Green Valley (Mars)

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Green Valley
PSP 001497 2480 RED detail 25cm.jpg
HiRISE image of a patch of land in the Green Valley region showing scattered small boulders and a polygonal fracture pattern.
Coordinates 68°21′N 233°00′E / 68.35°N 233°E / 68.35; 233Coordinates: 68°21′N 233°00′E / 68.35°N 233°E / 68.35; 233
Naming Informal name based on danger assessment map color

Green Valley is a region on Mars within Vastitas Borealis that was chosen as the landing site of NASA's Phoenix lander. It is located at 68.35 degrees north, 233 degrees east. The valley is about 50 kilometres wide but only about 250 metres deep; either it was filled in or was never any deeper than that. The edges are not visible from the middle of the valley.[1]

Polygonal patterns at Phoenix landing site

The name "Green Valley" is not officially recognised by the International Astronomical Union. It came from the decision process by which it was selected as Phoenix's landing site: prospective landing areas were color-coded based on how hazardous they were, with red being most hazardous through yellow to green being the safest.[1] Green Valley has relatively few of the large boulders that could potentially have tipped the lander if it had hit one during touchdown.[2]

The ground within Green Valley is covered with polygonal features several metres across and roughly ten centimetres high, thought to be caused either by thermal contraction (ice-wedge polygons) or by the effects of wind-blown dust (sand-wedge polygons). Water ice is thought to be just below the surface.[1] During the local winter as much as three feet of carbon dioxide ice is expected to appear on the surface.[3]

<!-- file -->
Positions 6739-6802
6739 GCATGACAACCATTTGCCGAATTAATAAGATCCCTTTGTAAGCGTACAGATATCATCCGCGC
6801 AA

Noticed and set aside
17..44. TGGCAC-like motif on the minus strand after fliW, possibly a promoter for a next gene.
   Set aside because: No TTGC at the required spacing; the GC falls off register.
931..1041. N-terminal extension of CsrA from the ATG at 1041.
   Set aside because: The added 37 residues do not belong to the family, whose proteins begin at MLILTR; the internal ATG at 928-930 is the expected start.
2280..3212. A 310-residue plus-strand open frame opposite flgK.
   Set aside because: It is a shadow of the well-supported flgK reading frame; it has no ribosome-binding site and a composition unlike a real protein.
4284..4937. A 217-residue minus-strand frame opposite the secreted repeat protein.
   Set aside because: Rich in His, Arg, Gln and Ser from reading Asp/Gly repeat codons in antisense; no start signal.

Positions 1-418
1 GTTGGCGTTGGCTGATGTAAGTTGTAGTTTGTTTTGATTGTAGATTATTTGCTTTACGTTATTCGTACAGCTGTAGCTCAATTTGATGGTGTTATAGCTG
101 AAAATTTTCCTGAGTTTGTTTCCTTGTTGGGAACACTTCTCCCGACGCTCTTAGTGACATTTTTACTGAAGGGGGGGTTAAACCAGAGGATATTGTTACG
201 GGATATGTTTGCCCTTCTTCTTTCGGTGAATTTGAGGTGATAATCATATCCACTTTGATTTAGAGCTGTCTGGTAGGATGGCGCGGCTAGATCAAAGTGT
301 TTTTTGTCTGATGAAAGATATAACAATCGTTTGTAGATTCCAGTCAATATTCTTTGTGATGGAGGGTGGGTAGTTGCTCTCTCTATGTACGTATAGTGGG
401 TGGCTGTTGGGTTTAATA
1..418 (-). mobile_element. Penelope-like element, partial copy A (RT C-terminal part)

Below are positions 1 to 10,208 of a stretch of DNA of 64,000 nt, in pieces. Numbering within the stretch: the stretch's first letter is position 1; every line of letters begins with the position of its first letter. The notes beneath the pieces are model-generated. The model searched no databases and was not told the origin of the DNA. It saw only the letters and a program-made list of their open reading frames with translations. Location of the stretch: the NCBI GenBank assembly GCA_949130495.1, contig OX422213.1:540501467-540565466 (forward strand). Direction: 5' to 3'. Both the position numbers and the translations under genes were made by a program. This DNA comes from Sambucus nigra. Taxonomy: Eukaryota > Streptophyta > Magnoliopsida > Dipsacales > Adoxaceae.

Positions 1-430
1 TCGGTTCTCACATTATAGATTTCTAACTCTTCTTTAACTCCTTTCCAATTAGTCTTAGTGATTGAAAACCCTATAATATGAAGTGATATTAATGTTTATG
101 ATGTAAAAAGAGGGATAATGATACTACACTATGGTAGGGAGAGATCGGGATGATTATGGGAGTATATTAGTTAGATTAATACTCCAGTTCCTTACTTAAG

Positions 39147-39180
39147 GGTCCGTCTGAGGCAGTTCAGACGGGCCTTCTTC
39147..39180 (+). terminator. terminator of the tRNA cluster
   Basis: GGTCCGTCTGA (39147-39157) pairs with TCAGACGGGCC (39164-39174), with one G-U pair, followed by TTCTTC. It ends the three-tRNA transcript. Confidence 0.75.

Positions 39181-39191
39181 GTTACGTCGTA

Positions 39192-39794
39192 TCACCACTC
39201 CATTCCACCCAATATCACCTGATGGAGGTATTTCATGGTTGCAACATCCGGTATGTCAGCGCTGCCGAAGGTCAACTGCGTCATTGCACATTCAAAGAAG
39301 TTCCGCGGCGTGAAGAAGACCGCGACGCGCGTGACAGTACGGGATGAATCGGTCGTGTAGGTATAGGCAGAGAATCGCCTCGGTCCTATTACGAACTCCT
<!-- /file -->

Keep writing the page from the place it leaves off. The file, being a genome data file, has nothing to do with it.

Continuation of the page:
Shortly before Phoenix's scheduled landing, the Mars Reconnaissance Orbiter photographed a pair of kilometer-tall dust devils in the Green Valley area.[4]

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Further reading[edit]

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Interactive imagemap of the global topography of Mars, overlain with locations of Mars landers and rovers (Red label = Rover; Blue label = Lander; bold red/blue = currently active). Hover your mouse to see the names of over 25 prominent geographic features, and click to link to them. Coloring of the base map indicates relative elevations, based on data from the Mars Orbiter Laser Altimeter on NASA's Mars Global Surveyor. Reds and pinks are higher elevation (+3 km to +8 km); yellow is 0 km; greens and blues are lower elevation (down to −8 km). Whites (>+12 km) and browns (>+8 km) are the highest elevations. Axes are latitude and longitude; Poles are not shown.
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